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Synopsis: George Soros - The Bubble of American Supremacy
Jan 24, 2004, 10:32a

George Soros - The Bubble of American Supremacy: Correcting the Misuse of American Power

* International relations are relations of power, not law; power prevails and law legitimizes what prevails

* Religious fundamentalism combined with market fundamentalism form the ideology of American supremacy

* Criticism, which is essential in an open society, is stifled by being treated as unpatriotic

* Terror is being used as a pretext for war

* The 9/11 attacks should have been treated as crimes against humanity rather than a declaration of war. Starting a war creates innocent victims, and the more innocent victims there are, the greater the resentment and the better the chances that some of the victims will turn perpetrators

* Cycle of violence: (this is not the beginning but just a beginning)
- Post-WWI Allies Germans
- WWII Hitler/Germans Jews
- Post-WWII Jews British/Arabs
- Intifada Arabs Jews/US
- post-911 US/Jews Arabs

* In Jenin, it took 6 months and 50 inhabitants killed before the first suicide bomber emerged from that town

* Parallel between war on terrorism and war on drugs. The remedy is inappropriate to the disease. Drugs is a public health problem, not a crime problem. Terrorism is a crime, not a cause for war. In both cases, waging war is a false metaphor that can be used to justify repressive measures.

* Terrorism fills the role of communism as THE enemy

* Terrorism is a reflexive phenomenon: Its impact and development are precisely dependent on the actions and reactions of the victims

* Our nation must concern itself with the well-being of the world: preserving peace, assuring economic progress, protecting the environment, etc.

* Inaction is a cause

* Housing and auto sales are the 2 main factors that have kept the economy going

* Convexity in the mortgage market causes interest rates to rise even before unemployment has declined, which means that when the economy recovers, high interest rates go higher and put on the brakes

* It is in out own self-interest that the system we dominate should survive and flourish

* The great unsolved problem: how to protect the common interest in a world consisting of sovereign states that put their own interests before common interests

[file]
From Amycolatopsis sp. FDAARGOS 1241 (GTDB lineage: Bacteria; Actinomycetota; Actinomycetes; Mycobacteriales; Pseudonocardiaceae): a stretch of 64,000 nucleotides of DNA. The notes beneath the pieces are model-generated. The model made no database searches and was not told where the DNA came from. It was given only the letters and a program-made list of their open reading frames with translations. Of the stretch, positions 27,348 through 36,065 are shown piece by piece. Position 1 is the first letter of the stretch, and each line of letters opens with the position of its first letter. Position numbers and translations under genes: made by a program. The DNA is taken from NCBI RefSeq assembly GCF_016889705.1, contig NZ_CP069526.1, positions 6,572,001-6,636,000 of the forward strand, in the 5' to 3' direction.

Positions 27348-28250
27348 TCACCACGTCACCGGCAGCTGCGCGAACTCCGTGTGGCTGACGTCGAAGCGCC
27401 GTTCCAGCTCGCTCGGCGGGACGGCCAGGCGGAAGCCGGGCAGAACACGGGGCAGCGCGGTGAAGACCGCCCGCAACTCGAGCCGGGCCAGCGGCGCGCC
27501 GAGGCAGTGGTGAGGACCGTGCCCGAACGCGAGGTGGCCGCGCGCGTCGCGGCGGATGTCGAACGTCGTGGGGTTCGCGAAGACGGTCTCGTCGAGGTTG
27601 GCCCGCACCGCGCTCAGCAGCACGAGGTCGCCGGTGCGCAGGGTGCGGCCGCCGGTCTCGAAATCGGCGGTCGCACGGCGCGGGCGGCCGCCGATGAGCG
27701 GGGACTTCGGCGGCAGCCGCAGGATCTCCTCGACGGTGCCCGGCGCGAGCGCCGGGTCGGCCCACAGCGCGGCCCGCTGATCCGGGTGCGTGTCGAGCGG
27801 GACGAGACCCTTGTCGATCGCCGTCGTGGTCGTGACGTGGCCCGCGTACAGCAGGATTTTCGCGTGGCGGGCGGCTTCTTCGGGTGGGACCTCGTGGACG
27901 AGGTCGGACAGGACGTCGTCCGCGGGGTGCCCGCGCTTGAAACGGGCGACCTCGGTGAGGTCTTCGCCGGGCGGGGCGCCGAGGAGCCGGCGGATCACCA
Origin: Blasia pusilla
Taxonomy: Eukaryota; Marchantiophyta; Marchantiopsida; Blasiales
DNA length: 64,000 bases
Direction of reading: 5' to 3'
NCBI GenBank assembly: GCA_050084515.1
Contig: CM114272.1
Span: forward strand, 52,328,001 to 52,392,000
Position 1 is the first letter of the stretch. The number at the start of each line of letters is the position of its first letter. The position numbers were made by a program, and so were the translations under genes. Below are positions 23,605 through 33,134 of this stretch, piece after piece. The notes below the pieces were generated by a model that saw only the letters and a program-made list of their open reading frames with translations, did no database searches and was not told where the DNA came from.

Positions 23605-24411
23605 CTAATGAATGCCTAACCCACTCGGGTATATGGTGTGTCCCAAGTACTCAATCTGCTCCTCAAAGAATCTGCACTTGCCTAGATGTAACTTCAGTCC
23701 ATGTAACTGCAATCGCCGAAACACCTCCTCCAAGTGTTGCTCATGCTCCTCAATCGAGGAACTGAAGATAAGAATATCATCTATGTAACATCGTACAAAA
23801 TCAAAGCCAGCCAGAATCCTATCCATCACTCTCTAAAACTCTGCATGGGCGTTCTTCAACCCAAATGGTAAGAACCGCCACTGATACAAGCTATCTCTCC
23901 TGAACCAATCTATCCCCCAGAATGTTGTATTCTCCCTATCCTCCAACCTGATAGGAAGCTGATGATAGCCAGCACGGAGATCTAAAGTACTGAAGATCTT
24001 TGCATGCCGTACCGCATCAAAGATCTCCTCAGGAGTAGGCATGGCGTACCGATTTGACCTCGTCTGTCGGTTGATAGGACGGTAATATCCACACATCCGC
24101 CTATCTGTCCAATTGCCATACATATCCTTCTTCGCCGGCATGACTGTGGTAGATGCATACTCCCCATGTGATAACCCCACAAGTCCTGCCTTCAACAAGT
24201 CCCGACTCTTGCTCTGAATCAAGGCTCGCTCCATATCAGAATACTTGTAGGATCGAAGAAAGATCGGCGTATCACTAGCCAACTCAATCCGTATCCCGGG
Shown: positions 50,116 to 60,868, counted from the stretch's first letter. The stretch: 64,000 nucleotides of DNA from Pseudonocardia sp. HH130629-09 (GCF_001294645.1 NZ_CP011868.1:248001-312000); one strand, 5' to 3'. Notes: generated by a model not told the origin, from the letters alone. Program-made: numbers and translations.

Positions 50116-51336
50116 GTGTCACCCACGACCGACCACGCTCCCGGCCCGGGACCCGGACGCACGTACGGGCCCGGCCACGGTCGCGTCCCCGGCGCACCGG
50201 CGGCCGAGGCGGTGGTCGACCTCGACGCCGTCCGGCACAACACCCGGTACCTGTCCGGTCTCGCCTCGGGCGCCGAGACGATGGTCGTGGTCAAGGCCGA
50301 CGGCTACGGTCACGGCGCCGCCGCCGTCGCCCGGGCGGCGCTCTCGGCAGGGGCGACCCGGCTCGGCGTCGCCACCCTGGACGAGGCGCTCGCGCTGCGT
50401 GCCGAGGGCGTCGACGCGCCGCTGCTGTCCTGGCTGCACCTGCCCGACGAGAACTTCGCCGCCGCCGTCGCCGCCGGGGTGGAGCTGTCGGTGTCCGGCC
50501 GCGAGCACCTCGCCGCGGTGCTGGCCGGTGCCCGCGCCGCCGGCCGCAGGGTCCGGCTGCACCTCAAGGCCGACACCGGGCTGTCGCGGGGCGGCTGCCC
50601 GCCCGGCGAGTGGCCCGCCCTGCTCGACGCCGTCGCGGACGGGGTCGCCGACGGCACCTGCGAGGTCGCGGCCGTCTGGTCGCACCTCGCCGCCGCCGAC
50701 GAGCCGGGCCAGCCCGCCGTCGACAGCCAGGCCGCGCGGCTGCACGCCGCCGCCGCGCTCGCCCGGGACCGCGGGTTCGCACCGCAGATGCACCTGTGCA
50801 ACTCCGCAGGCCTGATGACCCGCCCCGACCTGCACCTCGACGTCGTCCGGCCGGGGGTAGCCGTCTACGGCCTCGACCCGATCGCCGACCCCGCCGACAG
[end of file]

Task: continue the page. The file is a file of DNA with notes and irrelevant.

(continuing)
* States have interests, but no principles

* The global capitalist system allows finances to roam freely, even as the movement of people remains heavily regulated.

* One negative result of globalization is that the requirements of attracting intl capital can take precedence over other social objectives

* The advent of railroads, telegraphy, and telephony represented as great an acceleration in the 19th century as computer communications do at presente

* Private enterprise is better than wealth creation than the state

* The sum of GNP is not an adequate measure of human welfare

* The burden of taxation has shifted from the rich to the poor: taxes on capital and employment have come down while other forms of taxation, particularly on consumption, have increased

* Globalization has favored the pursuit of profit and the accumulation of private wealth over the provision of public goods

* Great disparities:
1) Between private and public goods, which cause growing inequality between rich and poor, within and among countries. Winners do not compensate losers within or between states.
- Total intl assistance was $56.5B in 2002, just 0.18% of global GDP.
- The richest 1% receive as much as the poorest 57%.
- 1.2B people live on less than $1 a day; 2.8B on less than $2 a day
- not caused by globalization, but not addressed by it either
2) Between center and periphery: Countries at the center enjoy significant advantages over those at the periphery
- they can borrow in their own currencies
3) Between good and bad governments: Countries that have good governments with functioning democracies are much more successful compared with countries with corrupt or repressive regimes or failed states.

READ: Kissinger's Diplomacy, Collier's Breaking the Conflict Trap: Civil War and Development Policy

* Challenges
1) How to intervene in the internal affairs of sovereign states